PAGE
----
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STAND UP FOR CAUSES THAT MATTER TO YOU

When you’re enthusiastic about a particular cause, you may want to take your volunteerism to the next level and explore how to become an advocate. When you advocate for a cause, you use your communication skills, contacts, and influence to raise awareness and engage others to support the cause. Contacting legislators and other elected officials at the local, state, and even federal levels can be an effective way to gain additional support, access resources, and even shape policy related to the cause.

How elected officials can help

The people elected to represent you in government often have access to resources, programs, and contacts that may give your chosen cause an advantage. Whether you’re advocating for a new recreation program at the municipal level or seeking additional funding resources for a specific condition or illness from federal programs, your elected officials may be able to use their power to open doors, giving your cause access to funding, partnerships, and policy changes.

Getting in touch with the right person

The first step to advocating for your cause is to get in touch with the proper elected official. Municipal officials represent matters of the town or city. County commissioners or executives oversee county matters. State governors, representatives, and senators are responsible for state-level legislation and policy. Finally, elected officials in Washington, D.C., including the president, vice president, senators, and representatives, are responsible for federal legislation, policies, funding, and other matters.

Understanding the programs you wish to access or the type of help that your organization or cause needs will help you identify the proper person to contact. Create the Good® has developed a handy guide to finding and contacting your elected officials.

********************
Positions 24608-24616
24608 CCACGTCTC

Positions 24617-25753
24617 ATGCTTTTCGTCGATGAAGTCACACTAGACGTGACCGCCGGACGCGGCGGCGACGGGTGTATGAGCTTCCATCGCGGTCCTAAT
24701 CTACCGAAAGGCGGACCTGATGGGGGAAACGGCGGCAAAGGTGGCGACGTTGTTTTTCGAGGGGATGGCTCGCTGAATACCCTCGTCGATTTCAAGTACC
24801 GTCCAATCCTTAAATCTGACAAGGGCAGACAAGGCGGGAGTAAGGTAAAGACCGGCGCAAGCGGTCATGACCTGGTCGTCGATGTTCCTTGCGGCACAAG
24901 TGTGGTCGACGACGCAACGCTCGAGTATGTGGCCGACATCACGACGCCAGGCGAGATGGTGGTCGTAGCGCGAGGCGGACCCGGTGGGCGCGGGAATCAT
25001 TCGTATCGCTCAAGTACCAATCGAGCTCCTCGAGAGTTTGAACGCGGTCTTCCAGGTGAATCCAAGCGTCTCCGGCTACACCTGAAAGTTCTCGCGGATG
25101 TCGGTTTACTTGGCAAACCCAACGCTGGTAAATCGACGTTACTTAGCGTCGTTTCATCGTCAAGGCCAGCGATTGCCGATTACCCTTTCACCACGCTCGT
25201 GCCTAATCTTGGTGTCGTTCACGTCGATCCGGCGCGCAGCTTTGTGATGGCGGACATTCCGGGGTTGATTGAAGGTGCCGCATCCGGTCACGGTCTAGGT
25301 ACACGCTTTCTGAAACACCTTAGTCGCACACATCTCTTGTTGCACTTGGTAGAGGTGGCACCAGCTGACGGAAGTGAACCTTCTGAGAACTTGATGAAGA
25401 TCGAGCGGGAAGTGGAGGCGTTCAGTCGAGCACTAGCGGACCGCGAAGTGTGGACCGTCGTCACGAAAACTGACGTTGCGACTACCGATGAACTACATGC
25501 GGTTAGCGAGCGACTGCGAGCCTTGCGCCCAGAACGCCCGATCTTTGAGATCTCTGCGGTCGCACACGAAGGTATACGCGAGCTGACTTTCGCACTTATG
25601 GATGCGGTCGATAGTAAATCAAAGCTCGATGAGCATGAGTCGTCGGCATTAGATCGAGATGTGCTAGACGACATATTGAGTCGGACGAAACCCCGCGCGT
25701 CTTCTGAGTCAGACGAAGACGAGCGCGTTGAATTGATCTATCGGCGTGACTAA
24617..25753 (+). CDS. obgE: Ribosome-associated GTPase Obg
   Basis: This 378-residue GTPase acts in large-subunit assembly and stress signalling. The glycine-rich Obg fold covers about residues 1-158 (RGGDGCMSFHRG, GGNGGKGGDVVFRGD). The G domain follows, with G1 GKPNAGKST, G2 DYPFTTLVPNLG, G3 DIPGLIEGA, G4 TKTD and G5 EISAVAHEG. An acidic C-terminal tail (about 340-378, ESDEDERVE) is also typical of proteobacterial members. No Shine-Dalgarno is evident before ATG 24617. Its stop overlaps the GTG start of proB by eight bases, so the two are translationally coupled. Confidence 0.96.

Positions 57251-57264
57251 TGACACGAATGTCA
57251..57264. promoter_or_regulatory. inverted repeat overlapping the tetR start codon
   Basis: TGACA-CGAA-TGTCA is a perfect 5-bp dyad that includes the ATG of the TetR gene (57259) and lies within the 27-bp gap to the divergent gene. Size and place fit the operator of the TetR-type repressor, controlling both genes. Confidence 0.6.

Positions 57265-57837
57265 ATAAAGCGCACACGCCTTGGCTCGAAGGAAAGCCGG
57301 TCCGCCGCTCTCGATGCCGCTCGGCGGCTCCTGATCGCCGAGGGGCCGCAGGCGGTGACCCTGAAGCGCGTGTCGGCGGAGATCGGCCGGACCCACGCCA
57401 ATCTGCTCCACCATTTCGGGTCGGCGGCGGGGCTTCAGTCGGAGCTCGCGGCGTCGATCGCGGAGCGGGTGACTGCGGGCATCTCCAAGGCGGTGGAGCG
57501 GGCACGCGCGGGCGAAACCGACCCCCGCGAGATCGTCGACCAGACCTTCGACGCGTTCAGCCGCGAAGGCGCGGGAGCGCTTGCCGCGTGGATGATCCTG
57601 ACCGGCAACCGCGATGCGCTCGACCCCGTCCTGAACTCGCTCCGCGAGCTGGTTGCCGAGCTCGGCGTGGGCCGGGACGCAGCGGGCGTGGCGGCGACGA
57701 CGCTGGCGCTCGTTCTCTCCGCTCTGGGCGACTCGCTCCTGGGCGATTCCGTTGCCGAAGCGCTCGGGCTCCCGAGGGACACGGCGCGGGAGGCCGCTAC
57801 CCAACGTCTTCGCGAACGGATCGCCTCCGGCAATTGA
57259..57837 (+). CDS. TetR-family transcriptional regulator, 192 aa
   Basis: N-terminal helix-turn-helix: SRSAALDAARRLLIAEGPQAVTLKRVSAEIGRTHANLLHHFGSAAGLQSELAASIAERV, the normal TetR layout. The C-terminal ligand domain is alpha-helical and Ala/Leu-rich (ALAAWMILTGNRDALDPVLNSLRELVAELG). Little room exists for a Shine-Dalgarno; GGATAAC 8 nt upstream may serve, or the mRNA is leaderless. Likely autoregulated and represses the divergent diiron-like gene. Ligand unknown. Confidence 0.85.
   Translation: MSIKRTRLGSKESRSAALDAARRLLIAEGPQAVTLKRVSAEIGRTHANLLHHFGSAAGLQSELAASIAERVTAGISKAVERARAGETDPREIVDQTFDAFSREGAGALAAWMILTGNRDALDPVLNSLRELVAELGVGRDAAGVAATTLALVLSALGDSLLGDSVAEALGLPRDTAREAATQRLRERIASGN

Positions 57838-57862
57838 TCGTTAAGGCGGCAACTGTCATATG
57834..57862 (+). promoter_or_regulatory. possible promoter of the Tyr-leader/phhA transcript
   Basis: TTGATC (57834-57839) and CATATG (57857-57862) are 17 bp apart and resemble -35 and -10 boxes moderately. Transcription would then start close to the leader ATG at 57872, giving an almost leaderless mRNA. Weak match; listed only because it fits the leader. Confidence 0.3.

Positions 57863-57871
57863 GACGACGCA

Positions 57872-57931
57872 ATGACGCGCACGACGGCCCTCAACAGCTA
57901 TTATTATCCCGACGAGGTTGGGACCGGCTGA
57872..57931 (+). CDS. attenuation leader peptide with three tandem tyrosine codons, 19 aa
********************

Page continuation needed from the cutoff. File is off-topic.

Determine your best outreach

Sometimes, a letter or email are best when communicating with officials or others who can help your cause. Other times, an in-person meeting helps to make a personal connection and impression. If you meet with elected officials to discuss your cause, be respectful of their time and arrive prepared with well-researched talking points. During the meeting, focus on building a relationship, sharing your organization's work, and addressing any questions or concerns the official may have. This personal touch can leave an impression and increase the likelihood of gaining their support.

Build alliances for greater impact

Collaborating with other organizations and forming strong coalitions can amplify your advocacy efforts by bringing additional voices to the cause. Partnering with like-minded nonprofits, community groups, community leaders, and advocates can increase the collective impact and attract the attention of elected officials or others who can create the change you seek. Connect with others who have similar goals and interests for their causes and show your shared support.

Follow up

The first contact or meeting is just the beginning of your advocacy work! Be sure to keep in touch with the officials whose support you’re seeking. Remember to send a thank-you note or email expressing gratitude for their time and consideration, and periodically update them on your organization’s or cause’s progress so they continue to become more familiar with it. This can help show your commitment and dedication, which can influence their feelings and actions related to the cause you care about.

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